MANILA, Philippines – More Japanese companies are expected to move their manufacturing operations from China and Vietnam to the Philippines, according to a property consultant.
CBRE Philippines chairman Rick Santos said there’s a resurgence of the industrial sector in the Philippines, with more manufacturing companies coming in.
“We’ve seen a lot of Japanese companies coming back in. I think Japanese companies are not happy with the way they’ve been treated in China, I think the Japanese also had some challenges with China like sovereignty issues, with regards to taking away some islands, similar to our own situation with Scarborough Shoal and Mischief Reef. What we’re seeing now is more groups coming to the Philippines for manufacturing,” he said in a briefing in Makati City on Tuesday.
Japanese companies already in the country are also expanding operations, he added.
Foreign investors are now more bullish about the Philippines, which is one of the fastest growing economies in Asia.
“The Philippines is the best alternative investment site for investors,” Santos said. “We’re working with a couple of large Japanese car companies that are looking to move more of their manufacturing here. They have a lot of confidence in the country.”
“Apart from having one of the lowest land values for industrial properties, the international investment
community has shown renewed interest in the country following the investment grade ratings achieved during the year,” Santos said.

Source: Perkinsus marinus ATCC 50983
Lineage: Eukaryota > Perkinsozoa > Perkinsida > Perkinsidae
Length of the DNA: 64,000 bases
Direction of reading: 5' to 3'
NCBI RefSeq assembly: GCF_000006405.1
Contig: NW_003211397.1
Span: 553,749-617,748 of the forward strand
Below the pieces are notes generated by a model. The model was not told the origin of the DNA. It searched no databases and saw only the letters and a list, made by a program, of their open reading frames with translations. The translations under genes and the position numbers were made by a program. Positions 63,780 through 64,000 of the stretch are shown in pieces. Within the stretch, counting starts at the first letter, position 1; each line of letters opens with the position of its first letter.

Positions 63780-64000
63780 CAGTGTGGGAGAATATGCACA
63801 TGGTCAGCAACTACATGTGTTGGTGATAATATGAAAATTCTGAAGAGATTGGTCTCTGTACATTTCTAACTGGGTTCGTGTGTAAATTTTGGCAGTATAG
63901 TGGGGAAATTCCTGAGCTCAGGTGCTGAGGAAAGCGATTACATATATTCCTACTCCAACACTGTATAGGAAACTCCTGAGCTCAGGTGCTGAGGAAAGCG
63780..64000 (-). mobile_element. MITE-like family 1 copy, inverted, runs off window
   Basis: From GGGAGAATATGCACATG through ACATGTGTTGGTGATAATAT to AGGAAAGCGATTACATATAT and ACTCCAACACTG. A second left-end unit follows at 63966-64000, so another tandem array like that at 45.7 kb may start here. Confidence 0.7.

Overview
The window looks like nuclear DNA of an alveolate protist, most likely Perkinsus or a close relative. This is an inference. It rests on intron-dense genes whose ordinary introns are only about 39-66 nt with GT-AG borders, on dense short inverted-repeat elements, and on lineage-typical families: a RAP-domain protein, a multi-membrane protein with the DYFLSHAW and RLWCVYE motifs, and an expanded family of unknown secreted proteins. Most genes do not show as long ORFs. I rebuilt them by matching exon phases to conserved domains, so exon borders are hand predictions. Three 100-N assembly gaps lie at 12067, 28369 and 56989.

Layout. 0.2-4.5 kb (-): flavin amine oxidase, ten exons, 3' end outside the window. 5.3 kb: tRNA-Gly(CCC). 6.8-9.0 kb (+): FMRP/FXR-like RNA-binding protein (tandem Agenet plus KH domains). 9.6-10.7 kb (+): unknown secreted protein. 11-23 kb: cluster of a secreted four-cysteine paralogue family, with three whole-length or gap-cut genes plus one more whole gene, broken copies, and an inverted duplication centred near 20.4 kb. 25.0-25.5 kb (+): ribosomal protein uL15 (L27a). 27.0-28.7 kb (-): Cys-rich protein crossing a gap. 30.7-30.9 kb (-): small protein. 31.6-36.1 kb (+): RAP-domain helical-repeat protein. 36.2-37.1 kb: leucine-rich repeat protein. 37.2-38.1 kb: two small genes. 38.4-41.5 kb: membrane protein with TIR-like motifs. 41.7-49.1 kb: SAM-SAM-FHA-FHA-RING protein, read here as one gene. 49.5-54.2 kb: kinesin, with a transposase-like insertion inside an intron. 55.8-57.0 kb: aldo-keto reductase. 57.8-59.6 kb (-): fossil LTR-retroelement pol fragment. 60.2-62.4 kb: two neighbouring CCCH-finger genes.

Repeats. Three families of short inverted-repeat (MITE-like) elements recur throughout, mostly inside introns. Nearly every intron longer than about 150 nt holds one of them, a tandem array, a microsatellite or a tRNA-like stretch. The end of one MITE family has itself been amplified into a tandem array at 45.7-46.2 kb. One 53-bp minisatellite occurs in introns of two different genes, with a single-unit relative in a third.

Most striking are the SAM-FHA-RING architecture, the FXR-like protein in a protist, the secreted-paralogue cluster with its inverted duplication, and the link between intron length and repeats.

Manila has one of the lowest land values for industrial properties in Asia. CBRE data showed the Philippines is about $8.66 per square foot per annum, while Singapore is at $187.42. The Philippines’ rates are comparable to Chinese cities, such as Chengdu $8.54 and Dalian $7.84, but cheaper than Bangkok $13.38 and Chennai $9.97.
Industrial parks are benefiting from the growing manufacturing industry.
“Most of the existing industrial parks are in expansion phase right now. They’re actively looking for properties to develop to put up or expand industrial parks… Most of the industrial parks in the south (of Metro Manila) are pretty filled,” CBRE senior director for research and consultancy Jan Paul Custodio said.
“Lately we had inquiries from Japanese investors asking about the industrial sector, where can they put up industrial parks… In the long term, they’re looking to relocate most of their manufacturing plants from China and Vietnam, where they currently have some labor issues hounding them,” he added.
CBRE noted that regions VIII, IV and III are the top 3 locations of upcoming industrial economic zones. There is also high take-up of industrial space in Clark and Subic freeport zones.
However, the government has to beef up infrastructure, as well as implement public private partnership projects.
“I think it’s just a matter of the government implementing its PPP projects… Accessibility to different locations is one of the big issues when putting up an industrial park,” Custodio said.